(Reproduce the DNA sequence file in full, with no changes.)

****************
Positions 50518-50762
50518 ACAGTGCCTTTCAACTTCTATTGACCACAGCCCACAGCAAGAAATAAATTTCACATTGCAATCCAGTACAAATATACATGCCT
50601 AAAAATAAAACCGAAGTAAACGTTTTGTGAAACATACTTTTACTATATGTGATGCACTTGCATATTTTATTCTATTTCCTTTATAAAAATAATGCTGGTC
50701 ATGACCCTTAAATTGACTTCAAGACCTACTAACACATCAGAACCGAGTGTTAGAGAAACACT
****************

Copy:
Positions 50518-50762
50518 ACAGTGCCTTTCAACTTCTATTGACCACAGCCCACAGCAAGAAATAAATTTCACATTGCAATCCAGTACAAATATACATGCCT
50601 AAAAATAAAACCGAAGTAAACGTTTTGTGAAACATACTTTTACTATATGTGATGCACTTGCATATTTTATTCTATTTCCTTTATAAAAATAATGCTGGTC
50701 ATGACCCTTAAATTGACTTCAAGACCTACTAACACATCAGAACCGAGTGTTAGAGAAACACT